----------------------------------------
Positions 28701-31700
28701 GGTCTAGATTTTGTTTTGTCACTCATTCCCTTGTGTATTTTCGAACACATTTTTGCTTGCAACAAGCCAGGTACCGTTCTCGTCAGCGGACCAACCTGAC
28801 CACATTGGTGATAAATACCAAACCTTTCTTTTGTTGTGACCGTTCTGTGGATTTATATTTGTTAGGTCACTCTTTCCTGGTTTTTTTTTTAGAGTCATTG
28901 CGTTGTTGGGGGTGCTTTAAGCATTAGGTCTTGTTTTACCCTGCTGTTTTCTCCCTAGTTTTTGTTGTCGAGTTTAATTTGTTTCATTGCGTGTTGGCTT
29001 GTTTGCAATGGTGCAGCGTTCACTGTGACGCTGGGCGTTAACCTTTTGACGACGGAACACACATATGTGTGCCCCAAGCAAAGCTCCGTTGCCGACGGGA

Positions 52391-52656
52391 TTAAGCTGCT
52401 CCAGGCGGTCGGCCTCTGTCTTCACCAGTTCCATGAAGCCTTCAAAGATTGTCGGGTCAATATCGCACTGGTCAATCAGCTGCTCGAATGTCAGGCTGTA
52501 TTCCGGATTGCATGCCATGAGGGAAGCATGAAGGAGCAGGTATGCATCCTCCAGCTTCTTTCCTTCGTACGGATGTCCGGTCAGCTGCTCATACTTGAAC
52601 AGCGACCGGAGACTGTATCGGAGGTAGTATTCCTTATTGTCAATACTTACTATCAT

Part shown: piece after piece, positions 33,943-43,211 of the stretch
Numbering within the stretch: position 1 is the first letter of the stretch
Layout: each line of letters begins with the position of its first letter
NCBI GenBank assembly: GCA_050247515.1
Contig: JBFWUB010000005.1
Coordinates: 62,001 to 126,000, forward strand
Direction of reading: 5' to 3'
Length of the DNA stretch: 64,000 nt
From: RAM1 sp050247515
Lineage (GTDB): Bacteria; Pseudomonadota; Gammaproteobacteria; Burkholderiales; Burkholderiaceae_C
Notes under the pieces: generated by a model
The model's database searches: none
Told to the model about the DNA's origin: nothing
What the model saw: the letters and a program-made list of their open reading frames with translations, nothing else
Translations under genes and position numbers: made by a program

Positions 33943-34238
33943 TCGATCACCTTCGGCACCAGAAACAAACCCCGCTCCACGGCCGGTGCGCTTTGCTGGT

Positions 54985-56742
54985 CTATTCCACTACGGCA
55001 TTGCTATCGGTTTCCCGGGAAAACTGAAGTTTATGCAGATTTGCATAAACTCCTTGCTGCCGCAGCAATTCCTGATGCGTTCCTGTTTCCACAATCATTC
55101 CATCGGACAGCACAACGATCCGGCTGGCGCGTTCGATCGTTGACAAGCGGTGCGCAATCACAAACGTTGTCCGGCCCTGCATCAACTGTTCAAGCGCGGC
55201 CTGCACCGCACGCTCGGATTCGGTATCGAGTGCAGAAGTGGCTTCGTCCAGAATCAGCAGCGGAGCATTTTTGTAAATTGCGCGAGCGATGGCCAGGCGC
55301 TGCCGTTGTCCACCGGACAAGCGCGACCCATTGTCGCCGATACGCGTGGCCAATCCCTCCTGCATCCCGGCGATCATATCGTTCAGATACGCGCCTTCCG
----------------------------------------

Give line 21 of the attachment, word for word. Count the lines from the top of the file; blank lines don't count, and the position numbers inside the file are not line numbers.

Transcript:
Notes under the pieces: generated by a model